Nigerian e-mail scams.
Nigerian e-mail scams.
How an idea spread and grew on the Internet.
Oct. 22 2002 10:13 AM

The Nigerian Nightmare

Who's sending you all those scam e-mails?

(Continued from Page 1)

Heartless as it may sound, there's a silver lining to the digitization of 419. The proliferation of cybercafes in Nigeria can be linked directly to the demand supplied by 419ers, who form the establishments' core clientele. Walk into an Internet cafe in Lagos, and chances are that a good percentage of the terminals are occupied by men masquerading as Laurent Kabila's long-lost son or as a rogue official at the Central Bank of Nigeria. The wiring of Nigeria is being propelled by 419—much as America's appetite for porn helped shepherd the commercial Internet through its infancy. AOL made it through its lean, early years only because of adult chat rooms and spicy picture downloads (which kept the meter running during the era of per-hour access fees).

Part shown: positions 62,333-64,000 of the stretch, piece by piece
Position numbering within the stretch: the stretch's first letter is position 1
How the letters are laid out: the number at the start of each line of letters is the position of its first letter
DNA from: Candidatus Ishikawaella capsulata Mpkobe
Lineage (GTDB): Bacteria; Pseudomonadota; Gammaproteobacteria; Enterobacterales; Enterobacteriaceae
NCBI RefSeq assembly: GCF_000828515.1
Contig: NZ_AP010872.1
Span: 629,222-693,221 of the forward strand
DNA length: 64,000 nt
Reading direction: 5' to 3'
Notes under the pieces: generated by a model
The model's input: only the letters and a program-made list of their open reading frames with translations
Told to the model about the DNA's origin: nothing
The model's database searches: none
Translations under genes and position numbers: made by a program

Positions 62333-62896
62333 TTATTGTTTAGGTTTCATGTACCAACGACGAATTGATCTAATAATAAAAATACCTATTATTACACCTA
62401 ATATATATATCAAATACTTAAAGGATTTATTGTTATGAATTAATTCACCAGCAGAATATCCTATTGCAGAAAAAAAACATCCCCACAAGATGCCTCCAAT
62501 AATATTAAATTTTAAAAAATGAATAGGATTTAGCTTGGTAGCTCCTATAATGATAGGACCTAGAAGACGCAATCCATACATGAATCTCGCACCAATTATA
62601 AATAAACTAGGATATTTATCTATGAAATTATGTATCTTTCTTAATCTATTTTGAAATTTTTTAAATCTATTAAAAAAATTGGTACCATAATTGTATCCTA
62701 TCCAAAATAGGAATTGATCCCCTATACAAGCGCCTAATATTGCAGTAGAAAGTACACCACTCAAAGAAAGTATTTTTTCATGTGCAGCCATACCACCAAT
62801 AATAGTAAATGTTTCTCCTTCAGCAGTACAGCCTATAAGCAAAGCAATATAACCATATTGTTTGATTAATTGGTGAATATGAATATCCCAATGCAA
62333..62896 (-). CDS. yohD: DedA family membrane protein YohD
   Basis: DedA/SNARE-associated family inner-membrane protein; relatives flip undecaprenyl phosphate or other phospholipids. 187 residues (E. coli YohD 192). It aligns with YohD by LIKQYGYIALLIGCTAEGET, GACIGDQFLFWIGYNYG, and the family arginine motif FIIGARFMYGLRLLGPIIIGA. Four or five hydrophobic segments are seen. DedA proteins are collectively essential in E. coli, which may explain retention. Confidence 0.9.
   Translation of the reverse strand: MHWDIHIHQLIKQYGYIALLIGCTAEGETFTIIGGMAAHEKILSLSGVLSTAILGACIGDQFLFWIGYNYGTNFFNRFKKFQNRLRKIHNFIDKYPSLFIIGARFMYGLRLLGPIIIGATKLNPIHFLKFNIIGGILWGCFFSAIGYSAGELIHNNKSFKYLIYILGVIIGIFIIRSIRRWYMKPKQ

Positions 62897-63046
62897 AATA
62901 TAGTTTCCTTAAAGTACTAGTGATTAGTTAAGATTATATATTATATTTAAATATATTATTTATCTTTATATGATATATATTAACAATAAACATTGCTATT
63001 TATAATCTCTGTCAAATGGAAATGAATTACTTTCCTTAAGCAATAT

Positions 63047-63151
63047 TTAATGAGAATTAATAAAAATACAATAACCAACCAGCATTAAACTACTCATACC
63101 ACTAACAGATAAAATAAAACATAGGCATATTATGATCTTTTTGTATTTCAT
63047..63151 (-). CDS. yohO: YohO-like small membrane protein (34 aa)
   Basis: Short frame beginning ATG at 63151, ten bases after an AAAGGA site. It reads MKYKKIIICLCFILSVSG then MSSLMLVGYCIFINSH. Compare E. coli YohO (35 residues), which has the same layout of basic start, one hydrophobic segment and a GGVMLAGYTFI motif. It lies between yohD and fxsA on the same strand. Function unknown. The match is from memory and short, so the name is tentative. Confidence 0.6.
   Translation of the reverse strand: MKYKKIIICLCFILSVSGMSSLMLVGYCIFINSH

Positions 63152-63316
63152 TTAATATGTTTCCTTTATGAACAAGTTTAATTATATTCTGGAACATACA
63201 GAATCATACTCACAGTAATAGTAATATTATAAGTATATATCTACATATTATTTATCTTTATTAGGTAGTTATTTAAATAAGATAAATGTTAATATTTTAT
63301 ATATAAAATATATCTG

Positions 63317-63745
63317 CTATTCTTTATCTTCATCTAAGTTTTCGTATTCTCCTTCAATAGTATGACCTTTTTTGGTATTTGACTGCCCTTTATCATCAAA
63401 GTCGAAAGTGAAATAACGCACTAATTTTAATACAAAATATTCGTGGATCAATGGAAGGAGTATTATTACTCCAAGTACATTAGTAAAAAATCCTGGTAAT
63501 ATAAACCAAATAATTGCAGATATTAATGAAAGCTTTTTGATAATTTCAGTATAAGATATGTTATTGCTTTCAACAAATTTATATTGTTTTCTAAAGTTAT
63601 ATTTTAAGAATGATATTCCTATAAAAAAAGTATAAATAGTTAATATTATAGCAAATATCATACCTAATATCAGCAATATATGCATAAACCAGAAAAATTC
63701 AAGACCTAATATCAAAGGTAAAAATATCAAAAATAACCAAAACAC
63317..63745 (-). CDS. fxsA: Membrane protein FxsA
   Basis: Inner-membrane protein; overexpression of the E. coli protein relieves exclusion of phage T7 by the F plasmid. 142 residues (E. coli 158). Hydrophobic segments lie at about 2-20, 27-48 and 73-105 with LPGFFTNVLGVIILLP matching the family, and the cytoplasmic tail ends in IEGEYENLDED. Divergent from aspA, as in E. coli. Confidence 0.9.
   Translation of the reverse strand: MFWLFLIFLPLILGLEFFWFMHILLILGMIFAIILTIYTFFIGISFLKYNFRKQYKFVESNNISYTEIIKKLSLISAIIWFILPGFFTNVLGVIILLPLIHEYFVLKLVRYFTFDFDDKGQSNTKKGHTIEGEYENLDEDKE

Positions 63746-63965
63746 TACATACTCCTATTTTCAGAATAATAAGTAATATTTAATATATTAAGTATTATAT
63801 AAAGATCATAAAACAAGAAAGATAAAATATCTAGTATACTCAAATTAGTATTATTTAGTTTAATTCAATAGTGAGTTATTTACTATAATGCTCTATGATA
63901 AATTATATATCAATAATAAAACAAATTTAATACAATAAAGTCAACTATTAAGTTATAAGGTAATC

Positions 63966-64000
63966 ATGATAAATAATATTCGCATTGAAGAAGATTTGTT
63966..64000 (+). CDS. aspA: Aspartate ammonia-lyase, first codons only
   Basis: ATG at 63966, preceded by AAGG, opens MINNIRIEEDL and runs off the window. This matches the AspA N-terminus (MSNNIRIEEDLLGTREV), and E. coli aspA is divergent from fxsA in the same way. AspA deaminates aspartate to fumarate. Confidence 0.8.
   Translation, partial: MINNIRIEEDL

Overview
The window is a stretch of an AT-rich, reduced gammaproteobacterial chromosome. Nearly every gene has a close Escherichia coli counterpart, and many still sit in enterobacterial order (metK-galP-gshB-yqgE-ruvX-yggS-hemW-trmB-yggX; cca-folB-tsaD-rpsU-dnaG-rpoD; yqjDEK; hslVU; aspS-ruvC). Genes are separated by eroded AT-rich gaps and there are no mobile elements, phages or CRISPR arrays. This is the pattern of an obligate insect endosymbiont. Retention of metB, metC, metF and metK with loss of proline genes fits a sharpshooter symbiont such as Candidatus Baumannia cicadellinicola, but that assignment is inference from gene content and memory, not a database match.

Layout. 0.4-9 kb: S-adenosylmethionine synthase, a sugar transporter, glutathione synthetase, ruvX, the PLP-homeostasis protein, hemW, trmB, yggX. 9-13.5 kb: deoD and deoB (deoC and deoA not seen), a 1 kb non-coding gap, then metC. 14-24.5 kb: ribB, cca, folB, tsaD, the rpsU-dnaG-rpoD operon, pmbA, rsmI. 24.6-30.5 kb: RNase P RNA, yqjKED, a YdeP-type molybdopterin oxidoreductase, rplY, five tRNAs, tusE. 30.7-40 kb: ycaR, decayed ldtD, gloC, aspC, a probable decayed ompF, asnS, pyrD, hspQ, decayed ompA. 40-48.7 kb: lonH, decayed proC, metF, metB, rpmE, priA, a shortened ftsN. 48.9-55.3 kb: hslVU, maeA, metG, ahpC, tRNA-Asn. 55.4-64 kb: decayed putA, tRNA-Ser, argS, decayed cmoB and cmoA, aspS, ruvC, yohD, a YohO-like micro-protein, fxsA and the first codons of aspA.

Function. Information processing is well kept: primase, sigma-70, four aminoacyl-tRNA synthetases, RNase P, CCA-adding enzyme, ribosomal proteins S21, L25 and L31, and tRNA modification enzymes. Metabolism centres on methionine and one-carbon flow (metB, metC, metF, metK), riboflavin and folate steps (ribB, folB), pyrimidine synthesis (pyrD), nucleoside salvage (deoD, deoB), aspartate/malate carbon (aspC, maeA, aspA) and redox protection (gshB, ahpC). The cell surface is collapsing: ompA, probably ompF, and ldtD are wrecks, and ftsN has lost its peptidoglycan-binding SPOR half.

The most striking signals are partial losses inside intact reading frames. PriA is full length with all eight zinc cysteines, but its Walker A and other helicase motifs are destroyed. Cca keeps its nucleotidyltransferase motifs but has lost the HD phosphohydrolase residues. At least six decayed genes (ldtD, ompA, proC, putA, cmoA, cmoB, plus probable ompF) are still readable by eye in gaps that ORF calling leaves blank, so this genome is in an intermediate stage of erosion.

Someday 419 will abate, when young, educated Nigerians have better economic prospects and foreign Internet users get it through their thick skulls that, no, you're not going to rake in millions by flying to Nigeria and fronting some stranger your life savings. And when that day comes, there will be a thriving Internet culture for Nigerians to use for more legitimate purposes. If the Daniel A. Oluwas of the world have the technical chops to work a 419 scam, they can surely get an e-commerce site going.

Brendan I. Koerner is a contributing editor at Wired and a columnist for Gizmodo. His first book, Now the Hell Will Start, is out now.

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